There’s nothing worse that having to lug a big bag across the North of Spain. Guidebooks on the Camino suggest that your bag shouldn´t be more than 10% your body weight. That´s easier said than done. Thanks however to my old ultra running gear box, and a bit of ex-mountain marathon experience, I managed to make my bag light enough to run with.
Everything went into my Inov-8 Race Pro 30 litre. It was a brilliant choice. Its a really comfortable bag to run with, balancing so well that there at times I had to double check I hadn’t left stuff behind in the hostel by accident, so light it felt on my back. I also had a rain cover for it just in case, and I definitely needed it when there were camino downpours. I didn´t bring a poncho for such eventualities. My raincover and rainjacket were enough.
I was really glad that I brought everything in Sea to Summit drybags of different sizes and different colours (had 5 in total). After one day of full on rain, I think I was the only person that had a backpack with fully dry contents.
Clotheswise, I had wet pants and rainjacket, and ran with 2 jumpers, a salamon t-shirt, and 3/4 length tights. I brought 2 pairs of smartwool socks (though only really needed 1 pair of socks I washed them every night). I had a hat, buff, and gloves, and was glad I brought them. I then also had trousers, shorts, a spare t-shirt, and 2 more jumpers for wearing once I got into the hostel. Believe me, I used them all.
Shoeswise, I wore Roclite inov8 315 trail runners during the day. I don´t think the camino needs boots, but then again others swear by them for protecting their ankles and saving them from wet socks. At night, I had a pair of vibram five fingers to slip into. You would not believe the amount of comments I got about my vibrams, everything from jealousy to hysterics. But I didn’t care. They were extremely light in the pack and saved me from having to carry extra socks.
I had the best sleeping bag in the world, the Rab Neutrino 200. At 595g, it was a perfect weight, came with its own dry sack and was incredibly snug and warm.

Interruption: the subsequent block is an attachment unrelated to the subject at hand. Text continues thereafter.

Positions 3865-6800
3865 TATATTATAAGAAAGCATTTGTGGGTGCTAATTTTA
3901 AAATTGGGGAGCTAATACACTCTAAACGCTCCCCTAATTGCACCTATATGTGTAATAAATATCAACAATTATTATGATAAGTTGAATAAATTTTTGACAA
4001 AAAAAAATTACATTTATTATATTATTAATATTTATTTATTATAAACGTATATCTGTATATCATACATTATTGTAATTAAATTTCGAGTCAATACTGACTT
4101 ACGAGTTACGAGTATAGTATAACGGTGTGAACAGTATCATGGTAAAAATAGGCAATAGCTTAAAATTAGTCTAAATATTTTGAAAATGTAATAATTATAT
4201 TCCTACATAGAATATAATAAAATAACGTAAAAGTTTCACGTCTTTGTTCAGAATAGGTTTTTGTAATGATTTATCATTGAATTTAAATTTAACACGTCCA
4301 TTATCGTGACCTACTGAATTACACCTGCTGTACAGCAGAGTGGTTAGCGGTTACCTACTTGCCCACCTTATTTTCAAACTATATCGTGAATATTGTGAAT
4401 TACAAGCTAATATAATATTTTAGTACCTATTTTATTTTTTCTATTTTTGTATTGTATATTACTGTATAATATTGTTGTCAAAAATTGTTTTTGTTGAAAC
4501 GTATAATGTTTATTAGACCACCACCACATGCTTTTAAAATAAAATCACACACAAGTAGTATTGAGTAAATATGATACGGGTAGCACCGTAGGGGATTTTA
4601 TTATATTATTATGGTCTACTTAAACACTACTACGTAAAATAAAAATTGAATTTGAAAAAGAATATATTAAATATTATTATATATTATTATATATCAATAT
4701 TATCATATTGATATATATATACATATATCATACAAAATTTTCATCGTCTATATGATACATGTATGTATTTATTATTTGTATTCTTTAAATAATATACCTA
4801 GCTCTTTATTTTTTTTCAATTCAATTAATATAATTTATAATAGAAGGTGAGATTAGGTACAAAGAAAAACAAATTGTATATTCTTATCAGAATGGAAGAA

I took along John Brierley´s “A Pilgrim´s Guide to the Camino Santiago”, which most English pilgrims were using. Everyday, I cut out the maps inside and had them to hand to check exactly where I was on the trail. And I threw my stamp book inside that for safe keeping to get access to the albergue hostels.
Other things I brought were a penknife, first aid kit (lots of compeeds, plaster tape, extra strong nurofen). I had to pick up strepsils and cough medecine on the way, what with picking up a cough from some other hostel dweller. I used a 600mk plastic bike water bottle all the time. However there were some sections where you couldn´t get water for 15km, so I used a 2 litre camelbak on those days.
I brought a camera and its battery charger (which I never used). I had a small torch, which was useful when I wanted to leave before everyone else got up and wanted to check around to see if I had everything. I also wore a watch which helped me gauge when I´d be arriving into villages. Was really glad to also bring along my ipod. There was wifi in a lot of hostels I stayed in. It meant I could pick up emails and make skype calls home. I also had videos and kindle books saved on it so that I could pass away some hours in the evenings with my own home entertainment if I didn´t feel like socialising. Only disadvantage was I dropped it from a top bunk bed one evening and completely shattered the screen. It surprisingly still worked, but I had to look carefully through the fissures sometimes to see what was displayed below.
Toiletries wise, I took mini bottles of everything. I knew I´d be away for a while, so didn´t want to have to rough it in that department. I ended up buying on the trail lots of soap. I seemed to go through it like nothing normal. I also did handwashing every night, so bought a bar to handwash with.
And the only other thing I carried was food, bought from happy supermercado experiences. Its heavy stuff, so I only brought enough to last a few hours. A bit of chocolate, some nuts, a banana, and maybe a sandwich if I wanted to avoid stopping along the trail.
There was another advantage to keeping my bag contents to an absolute minimum. It reminded me that I actually don’t need that much to live on a day to day basis. Never a bad thing to remember.